Native warriors take control of wharf: Fishermen poised to defy Ottawa's attempt to close down fishery
The Calgary Herald
Tuesday, October 5, 1999
BURNT CHURCH, N.B. Native warriors in combat fatigues patrolled the local wharf in shifts Monday as the drama over the backlash to a Supreme Court ruling upholding ancient aboriginal fishing rights continued to heighten.
Stakeholders prepared to meet today to find a solution in the wake of a weekend of violence that saw non-native fishermen destroy the lobster traps of native fishermen in northeastern New Brunswick.
The natives of the Burnt Church reserve, who were hit by Sunday's attacks, appeared set to defy any attempt by Ottawa to close the fishery or get a suspension of last month's Supreme Court ruling, which gave some of them the right to fish in the off-season without licences.
If the Chretien government follows through on such talk, ''I think most of our people will go fishing anyway,'' said Alex Dedam, controller of the Burnt Church reserve.
They would do so on the basis of their treaty rights, which the Supreme Court upheld, and ''we'll see what happens, Dedam added.''
Despite fears of more clashes with non-natives, aboriginal fishermen continued to fish Monday, asking the RCMP for protection in the event of any conflicts.
Late Monday night there were reports that a non-native residence near the reserve had gone up in flames, but it was not immediately clear whether the incident was related to the fishing controversy.
The native warriors who guarded fishing boats were unarmed and have been called upon to act as peacekeepers.
''This is not Oka,'' said Dedam. ''The chief asked them to play a peacekeeping role to ensure the safety of people exercising their rights under the treaty.''
Dedam said Mohawks from Quebec offered to help provide additional security to the band, but the Mohawks were told they weren't needed at this time.
On Monday night, warriors patrolled the wharf area in pickup trucks.
While RCMP officers came and went, fires were also being tended in a handful of teepees near the water, which glowed like lanterns in the dark.
Federal Fisheries Minister Herb Dhaliwal is to meet today with native and non-native fishermen and provincial ministers with the aim of finding a solution to the crisis.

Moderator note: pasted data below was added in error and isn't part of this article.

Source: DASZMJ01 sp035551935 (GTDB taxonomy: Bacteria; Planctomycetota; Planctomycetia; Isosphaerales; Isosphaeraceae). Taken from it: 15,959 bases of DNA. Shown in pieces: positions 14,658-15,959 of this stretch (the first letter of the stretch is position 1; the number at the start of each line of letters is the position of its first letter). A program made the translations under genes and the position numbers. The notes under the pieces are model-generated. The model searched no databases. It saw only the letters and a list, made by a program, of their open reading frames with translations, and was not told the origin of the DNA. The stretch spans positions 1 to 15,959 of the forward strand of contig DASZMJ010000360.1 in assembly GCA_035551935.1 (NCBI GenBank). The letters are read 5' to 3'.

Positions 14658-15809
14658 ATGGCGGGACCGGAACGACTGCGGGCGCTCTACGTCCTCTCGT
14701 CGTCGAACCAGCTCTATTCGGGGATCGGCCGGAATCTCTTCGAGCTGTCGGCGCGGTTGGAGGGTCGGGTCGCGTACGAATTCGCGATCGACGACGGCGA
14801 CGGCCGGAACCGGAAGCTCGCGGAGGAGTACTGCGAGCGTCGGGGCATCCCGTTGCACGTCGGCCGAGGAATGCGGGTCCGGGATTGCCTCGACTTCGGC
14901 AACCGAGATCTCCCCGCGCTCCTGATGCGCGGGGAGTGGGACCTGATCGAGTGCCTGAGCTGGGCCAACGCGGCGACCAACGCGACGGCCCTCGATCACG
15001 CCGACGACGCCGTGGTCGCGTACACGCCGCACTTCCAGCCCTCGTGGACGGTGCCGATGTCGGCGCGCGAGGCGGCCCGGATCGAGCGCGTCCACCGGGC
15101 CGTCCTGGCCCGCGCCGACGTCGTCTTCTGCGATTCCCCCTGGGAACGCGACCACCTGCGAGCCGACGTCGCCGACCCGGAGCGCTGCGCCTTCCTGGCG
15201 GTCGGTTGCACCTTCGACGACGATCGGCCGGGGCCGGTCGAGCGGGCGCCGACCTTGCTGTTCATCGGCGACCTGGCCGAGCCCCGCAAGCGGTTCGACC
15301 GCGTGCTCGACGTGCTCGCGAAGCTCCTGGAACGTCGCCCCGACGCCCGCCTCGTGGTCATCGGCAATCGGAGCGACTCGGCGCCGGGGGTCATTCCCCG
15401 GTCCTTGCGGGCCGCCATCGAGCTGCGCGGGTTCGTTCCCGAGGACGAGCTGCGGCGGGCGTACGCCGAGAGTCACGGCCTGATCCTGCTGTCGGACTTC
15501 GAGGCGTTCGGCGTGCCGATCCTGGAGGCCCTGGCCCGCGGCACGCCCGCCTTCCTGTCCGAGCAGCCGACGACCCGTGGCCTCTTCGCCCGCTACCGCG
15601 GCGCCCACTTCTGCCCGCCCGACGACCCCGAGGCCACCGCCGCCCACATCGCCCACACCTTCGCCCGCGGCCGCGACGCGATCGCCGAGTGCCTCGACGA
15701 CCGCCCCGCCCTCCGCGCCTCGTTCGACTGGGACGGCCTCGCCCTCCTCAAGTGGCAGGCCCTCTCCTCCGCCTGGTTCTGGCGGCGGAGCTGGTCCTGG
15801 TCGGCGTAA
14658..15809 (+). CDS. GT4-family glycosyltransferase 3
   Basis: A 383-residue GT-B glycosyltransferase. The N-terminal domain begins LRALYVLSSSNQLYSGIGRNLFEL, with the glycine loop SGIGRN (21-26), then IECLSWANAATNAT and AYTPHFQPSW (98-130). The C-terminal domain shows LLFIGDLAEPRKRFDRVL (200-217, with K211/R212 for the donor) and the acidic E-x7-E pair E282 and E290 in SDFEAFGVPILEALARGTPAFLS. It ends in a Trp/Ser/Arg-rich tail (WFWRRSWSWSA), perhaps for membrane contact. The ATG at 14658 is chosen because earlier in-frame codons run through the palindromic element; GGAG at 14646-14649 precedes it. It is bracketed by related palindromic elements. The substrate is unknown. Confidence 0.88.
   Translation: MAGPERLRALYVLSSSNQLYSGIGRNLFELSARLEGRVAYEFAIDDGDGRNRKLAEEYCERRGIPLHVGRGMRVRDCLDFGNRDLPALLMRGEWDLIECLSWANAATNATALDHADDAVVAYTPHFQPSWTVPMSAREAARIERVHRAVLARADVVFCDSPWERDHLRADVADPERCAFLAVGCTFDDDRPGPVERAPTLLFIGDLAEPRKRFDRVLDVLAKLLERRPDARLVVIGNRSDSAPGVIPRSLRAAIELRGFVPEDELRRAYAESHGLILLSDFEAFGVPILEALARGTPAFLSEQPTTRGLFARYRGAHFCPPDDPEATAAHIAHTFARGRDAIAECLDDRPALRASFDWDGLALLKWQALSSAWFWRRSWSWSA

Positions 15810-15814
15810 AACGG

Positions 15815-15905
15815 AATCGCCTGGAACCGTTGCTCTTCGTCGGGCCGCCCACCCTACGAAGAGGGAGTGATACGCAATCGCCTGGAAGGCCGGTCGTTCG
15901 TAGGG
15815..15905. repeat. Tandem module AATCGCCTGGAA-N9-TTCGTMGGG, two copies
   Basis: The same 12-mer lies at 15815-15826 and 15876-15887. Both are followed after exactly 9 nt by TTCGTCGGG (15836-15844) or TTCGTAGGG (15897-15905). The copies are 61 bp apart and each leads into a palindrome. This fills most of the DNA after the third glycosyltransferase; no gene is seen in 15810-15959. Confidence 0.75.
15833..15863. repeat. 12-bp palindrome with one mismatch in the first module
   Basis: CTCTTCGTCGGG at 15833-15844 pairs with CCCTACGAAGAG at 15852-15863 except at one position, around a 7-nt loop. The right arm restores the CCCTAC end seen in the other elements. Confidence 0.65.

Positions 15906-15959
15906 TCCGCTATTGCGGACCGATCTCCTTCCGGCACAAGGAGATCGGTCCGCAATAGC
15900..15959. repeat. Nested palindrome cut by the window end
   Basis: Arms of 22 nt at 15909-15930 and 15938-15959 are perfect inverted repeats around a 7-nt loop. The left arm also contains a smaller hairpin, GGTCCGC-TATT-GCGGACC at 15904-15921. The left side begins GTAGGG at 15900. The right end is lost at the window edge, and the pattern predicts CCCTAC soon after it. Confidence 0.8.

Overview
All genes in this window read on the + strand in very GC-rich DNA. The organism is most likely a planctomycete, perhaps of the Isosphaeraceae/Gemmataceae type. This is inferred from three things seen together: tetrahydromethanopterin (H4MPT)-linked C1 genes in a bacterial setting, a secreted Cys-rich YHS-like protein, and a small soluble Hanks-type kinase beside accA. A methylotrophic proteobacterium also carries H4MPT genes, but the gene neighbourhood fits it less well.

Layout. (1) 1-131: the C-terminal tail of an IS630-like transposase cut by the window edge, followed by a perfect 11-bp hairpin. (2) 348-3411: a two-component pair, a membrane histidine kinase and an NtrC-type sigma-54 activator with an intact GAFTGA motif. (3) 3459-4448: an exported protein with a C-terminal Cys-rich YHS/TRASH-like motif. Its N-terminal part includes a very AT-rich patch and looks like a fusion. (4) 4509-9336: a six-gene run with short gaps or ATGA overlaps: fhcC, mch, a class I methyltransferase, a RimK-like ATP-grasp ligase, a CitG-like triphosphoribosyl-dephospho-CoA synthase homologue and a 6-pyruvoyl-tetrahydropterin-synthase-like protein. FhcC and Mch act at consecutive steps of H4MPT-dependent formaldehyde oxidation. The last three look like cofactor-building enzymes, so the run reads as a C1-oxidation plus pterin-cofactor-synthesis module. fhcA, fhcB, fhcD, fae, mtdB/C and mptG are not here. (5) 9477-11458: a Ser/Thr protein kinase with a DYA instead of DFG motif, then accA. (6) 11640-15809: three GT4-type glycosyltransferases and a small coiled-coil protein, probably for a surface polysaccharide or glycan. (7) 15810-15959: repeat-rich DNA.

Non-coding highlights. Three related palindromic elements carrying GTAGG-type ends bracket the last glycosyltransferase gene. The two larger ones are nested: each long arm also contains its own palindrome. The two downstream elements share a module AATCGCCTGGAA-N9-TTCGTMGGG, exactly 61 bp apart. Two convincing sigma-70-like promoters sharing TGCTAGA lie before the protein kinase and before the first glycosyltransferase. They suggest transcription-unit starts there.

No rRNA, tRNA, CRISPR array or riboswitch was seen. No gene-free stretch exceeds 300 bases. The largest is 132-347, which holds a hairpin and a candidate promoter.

On Monday he threatened to shut down the East Coast lobster fishery if a compromise is not reached ''in the next few days'' to end the violence between natives and non-native fishermen.
On Sunday non-native fishermen vandalized native lobster traps and freed their catches.
Three natives were injured in confrontations with non-natives and on the reserve there were threats that if charges weren't laid natives would take it upon themselves to get even.
Dhaliwal warned Monday that the Supreme Court ruling recognizing the right of native people to fish and hunt during the off-season does not mean that they can now flout all fisheries laws.
But the government's apparent failure to prepare for the fallout from the court ruling has created a credibility problem for Dhaliwal, who is jokingly referred to be some in the region as ''Dilly- dallywall.''
''I don't think Dhaliwal knows what he's doing,'' said Dedam, who added that Ottawa has been sending ''mixed messages.''
Prime Minister Jean Chretien suggested Monday that his government may ask the Supreme Court of Canada to stay its Sept. 19 ruling, which upheld a 1760 treaty and allowed some Maritime natives to fish year-round, until the issues can be worked out.
''It was disturbing,'' said Dedam. ''Most of the people were shocked to hear what the prime minister said.''
Any move to use legal or parliamentary avenues to suspend the ruling would send a dark message, said Chief Lawrence Paul, co-chair of the Atlantic Policy Congress of First Nations chiefs.
''It would show a further injustice,'' Paul said Monday in advance of today's meeting of the congress chiefs in Halifax to find a consensus on how to calm tensions in the Atlantic fishery following the court ruling.
''The eyes of the world are watching what Canada does now,'' Paul said from Truro, N.S.
He suggested that if the chiefs do not agree on a unified strategy before meeting with Dhaliwal, Ottawa may go ahead and get the ruling suspended and order all boats off the water.
''We would have to respect that,'' Paul said bitterly. ''We don't have the Russian army backing us. But it would be a dismal day for Canada.''